Pest Management Science - 2023 - Hettiarachchi - Plant phylogeny determines host selection and acceptance of the.pdf (865.65 kB)

Plant phylogeny determines host selection and acceptance of the oligophagous leaf beetle Cassida rubiginosa

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posted on 2023-12-13, 02:44 authored by Dilani Hettiarachchi, Michael Rostás, Jon SullivanJon Sullivan, Sarah JackmanSarah Jackman, Chikako van KotenChikako van Koten, Mike CrippsMike Cripps

BACKGROUND: Predicting the host range of biocontrol agents is important for the safe and effective implementation of biocontrol of weeds. In this study, we examined the phylogenetic pattern of host selection and acceptance by the biocontrol beetle, Cassida rubiginosa. The beetle was released in New Zealand for control of Cirsium arvense, its primary host plant, but has potential to attack many Cardueae (thistles and knapweeds) species. We conducted a series of no-choice and choice experiments and modelled the responses of Cassida rubiginosa in relation to phylogenetic distance from Cirsium arvense.

RESULTS: The olfactory recognition (single odour) and preference (two odours) of the beetle showed a significant phylogenetic relationship. These relationships showed a high degree of correlation with 66.9% of the variation in olfactory recognition and 82.8% of the variation in olfactory preference explained by phylogeny. Where the beetle could contact plants, under no-choice conditions there was no phylogenetic pattern to host plant acceptance. However, under choice conditions, phylogenetic distance was a strong predictor of feeding and oviposition preference. These relationships showed a high degree of correlation, with 63.4% of the variation in feeding preference, and 89.0% of the variation in oviposition preference, explained by phylogeny.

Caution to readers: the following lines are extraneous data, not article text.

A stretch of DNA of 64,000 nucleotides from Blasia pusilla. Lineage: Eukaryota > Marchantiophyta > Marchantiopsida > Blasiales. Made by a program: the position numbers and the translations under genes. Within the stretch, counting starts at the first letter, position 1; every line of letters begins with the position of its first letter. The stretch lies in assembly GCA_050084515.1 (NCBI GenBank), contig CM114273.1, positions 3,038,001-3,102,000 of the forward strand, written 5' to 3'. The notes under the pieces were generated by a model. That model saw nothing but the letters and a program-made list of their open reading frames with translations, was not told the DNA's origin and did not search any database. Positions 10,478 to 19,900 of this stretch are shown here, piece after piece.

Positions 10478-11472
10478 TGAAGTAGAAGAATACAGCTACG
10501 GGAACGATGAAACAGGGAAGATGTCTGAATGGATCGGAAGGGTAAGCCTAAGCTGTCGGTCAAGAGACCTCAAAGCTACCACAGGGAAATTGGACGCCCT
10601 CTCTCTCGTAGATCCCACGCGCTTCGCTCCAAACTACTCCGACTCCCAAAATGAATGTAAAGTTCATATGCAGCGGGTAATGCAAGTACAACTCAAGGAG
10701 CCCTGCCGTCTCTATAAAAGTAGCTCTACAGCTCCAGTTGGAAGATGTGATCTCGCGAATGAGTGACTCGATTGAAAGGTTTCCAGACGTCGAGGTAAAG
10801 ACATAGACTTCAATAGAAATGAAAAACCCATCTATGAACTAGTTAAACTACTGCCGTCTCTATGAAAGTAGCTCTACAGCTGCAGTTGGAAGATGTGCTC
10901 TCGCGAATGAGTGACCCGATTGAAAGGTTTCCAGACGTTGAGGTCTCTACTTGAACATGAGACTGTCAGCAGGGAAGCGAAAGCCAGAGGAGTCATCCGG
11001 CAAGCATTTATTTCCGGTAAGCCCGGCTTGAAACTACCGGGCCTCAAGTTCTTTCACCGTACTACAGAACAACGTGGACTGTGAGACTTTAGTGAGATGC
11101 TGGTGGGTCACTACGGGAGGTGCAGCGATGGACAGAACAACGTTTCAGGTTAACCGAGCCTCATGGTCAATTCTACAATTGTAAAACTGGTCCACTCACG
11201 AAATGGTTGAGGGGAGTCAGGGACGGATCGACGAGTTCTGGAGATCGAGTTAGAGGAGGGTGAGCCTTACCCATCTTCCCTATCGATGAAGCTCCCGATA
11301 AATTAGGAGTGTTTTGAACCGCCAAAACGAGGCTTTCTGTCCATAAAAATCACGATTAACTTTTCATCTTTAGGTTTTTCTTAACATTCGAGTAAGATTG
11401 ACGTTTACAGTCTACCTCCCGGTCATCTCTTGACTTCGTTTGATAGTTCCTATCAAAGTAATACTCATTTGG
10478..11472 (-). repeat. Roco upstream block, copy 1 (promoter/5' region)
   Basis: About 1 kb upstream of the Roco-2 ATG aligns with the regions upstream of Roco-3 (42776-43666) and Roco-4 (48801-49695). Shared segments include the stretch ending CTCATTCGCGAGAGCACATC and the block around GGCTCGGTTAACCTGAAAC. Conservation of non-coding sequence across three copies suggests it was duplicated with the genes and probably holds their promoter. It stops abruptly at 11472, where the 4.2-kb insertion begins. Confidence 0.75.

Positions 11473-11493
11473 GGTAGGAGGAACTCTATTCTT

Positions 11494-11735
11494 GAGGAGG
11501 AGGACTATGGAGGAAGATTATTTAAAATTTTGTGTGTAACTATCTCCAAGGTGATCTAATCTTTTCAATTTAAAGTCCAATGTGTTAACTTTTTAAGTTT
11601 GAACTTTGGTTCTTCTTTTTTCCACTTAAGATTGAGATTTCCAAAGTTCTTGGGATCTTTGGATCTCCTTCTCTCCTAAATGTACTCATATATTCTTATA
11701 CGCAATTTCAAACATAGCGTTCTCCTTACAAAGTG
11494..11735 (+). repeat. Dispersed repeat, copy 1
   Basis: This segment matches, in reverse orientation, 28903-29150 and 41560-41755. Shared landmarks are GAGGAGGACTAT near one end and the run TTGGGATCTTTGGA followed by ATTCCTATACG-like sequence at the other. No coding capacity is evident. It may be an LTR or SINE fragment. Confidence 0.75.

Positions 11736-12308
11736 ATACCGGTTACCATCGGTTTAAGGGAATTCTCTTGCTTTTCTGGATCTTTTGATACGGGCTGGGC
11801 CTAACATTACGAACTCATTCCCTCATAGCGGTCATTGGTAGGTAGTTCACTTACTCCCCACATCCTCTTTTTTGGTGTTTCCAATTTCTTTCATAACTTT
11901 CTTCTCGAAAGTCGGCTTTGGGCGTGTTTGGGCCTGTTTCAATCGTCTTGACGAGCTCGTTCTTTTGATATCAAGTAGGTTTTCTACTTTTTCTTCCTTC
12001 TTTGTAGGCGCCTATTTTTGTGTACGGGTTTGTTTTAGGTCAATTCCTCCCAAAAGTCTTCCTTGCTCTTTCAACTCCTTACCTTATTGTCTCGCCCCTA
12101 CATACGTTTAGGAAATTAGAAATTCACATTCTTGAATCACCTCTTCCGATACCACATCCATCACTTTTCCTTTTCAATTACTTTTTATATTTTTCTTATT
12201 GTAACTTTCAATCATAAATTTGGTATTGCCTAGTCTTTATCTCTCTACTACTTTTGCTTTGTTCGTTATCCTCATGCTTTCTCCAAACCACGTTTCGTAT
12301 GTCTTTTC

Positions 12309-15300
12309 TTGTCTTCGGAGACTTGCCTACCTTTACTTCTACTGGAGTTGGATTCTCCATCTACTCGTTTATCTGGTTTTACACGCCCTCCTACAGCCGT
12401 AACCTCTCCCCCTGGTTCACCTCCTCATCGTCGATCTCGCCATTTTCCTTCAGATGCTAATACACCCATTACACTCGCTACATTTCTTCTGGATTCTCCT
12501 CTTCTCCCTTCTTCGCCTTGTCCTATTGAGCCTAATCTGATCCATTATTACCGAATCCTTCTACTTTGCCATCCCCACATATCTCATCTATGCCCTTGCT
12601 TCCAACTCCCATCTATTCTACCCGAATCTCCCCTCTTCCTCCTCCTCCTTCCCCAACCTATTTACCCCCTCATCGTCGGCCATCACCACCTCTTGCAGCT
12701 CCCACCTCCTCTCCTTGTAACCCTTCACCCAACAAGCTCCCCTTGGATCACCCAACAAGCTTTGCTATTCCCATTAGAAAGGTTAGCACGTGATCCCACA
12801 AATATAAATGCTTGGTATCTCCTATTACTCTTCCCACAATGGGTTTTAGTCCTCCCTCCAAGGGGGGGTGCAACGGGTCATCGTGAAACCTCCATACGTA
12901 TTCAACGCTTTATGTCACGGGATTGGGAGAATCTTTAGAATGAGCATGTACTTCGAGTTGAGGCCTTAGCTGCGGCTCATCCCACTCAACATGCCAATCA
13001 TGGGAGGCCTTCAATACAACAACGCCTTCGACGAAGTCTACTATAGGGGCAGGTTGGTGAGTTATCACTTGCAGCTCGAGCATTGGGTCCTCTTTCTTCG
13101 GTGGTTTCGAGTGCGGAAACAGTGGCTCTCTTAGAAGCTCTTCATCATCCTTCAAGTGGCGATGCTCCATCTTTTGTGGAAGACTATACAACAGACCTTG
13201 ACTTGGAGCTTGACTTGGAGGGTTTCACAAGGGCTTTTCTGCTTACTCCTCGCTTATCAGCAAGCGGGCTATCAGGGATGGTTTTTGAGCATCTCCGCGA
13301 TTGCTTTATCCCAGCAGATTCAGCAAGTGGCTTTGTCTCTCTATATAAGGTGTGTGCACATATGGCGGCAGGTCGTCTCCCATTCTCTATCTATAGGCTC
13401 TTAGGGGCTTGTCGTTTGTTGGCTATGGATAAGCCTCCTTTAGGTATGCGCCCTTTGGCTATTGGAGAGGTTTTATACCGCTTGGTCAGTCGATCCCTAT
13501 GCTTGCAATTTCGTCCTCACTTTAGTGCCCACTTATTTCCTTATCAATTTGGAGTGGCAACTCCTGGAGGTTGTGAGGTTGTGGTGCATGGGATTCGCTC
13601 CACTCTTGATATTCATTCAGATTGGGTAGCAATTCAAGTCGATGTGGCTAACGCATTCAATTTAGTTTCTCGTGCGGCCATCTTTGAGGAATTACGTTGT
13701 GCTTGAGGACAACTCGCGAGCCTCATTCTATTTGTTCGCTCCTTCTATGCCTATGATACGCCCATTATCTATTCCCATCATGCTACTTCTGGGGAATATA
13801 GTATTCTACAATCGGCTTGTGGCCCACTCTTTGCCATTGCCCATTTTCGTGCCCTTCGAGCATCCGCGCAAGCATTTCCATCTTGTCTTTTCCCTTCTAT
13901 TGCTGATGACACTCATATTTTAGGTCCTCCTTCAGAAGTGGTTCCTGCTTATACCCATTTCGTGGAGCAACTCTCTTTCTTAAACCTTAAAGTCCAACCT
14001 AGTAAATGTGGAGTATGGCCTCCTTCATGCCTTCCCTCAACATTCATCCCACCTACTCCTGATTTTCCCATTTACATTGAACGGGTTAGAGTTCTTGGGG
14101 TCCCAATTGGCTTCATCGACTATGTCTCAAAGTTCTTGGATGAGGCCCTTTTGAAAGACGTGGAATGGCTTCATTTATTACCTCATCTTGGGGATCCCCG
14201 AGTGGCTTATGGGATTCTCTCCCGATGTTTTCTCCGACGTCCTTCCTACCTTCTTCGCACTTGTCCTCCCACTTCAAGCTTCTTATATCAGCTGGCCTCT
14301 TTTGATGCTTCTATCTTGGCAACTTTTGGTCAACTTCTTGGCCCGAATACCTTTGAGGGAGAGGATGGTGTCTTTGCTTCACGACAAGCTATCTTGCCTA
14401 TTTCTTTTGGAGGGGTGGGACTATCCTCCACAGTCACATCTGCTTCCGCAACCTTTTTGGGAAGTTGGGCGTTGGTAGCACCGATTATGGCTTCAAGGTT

CONCLUSIONS: As far as we are aware, this is the first demonstration of an herbivorous insect that exhibits a phylogenetic pattern to olfactory host plant selection. Host plant utilisation by Cassida rubiginosa in New Zealand will be mostly restricted to Cirsium and Carduus species, with minimal potential for impact on other Cardueae weeds.


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© 2023 The Authors. Pest Management Science published by John Wiley & Sons Ltd on behalf of Society of Chemical Industry. This is an open access article under the terms of the Creative Commons Attribution-NonCommercial-NoDerivs License, which permits use and distribution in any medium, provided the original work is properly cited, the use is non-commercial and no modifications or adaptations are made.

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John Wiley & Sons Ltd

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Pest Management Science



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